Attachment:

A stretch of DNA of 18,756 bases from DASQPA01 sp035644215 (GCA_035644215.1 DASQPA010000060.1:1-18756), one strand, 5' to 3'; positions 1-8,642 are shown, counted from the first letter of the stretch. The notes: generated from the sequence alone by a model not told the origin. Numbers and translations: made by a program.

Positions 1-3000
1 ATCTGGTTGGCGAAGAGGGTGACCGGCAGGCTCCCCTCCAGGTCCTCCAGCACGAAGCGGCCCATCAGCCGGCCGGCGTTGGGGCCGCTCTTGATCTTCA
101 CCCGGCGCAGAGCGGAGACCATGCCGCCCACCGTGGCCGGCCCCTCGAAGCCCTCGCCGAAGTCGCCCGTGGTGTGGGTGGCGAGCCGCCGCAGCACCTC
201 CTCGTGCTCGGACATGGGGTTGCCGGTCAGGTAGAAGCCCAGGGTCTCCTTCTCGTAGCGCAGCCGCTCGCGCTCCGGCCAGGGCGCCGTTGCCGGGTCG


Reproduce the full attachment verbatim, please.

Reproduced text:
A stretch of DNA of 18,756 bases from DASQPA01 sp035644215 (GCA_035644215.1 DASQPA010000060.1:1-18756), one strand, 5' to 3'; positions 1-8,642 are shown, counted from the first letter of the stretch. The notes: generated from the sequence alone by a model not told the origin. Numbers and translations: made by a program.

Positions 1-3000
1 ATCTGGTTGGCGAAGAGGGTGACCGGCAGGCTCCCCTCCAGGTCCTCCAGCACGAAGCGGCCCATCAGCCGGCCGGCGTTGGGGCCGCTCTTGATCTTCA
101 CCCGGCGCAGAGCGGAGACCATGCCGCCCACCGTGGCCGGCCCCTCGAAGCCCTCGCCGAAGTCGCCCGTGGTGTGGGTGGCGAGCCGCCGCAGCACCTC
201 CTCGTGCTCGGACATGGGGTTGCCGGTCAGGTAGAAGCCCAGGGTCTCCTTCTCGTAGCGCAGCCGCTCGCGCTCCGGCCAGGGCGCCGTTGCCGGGTCG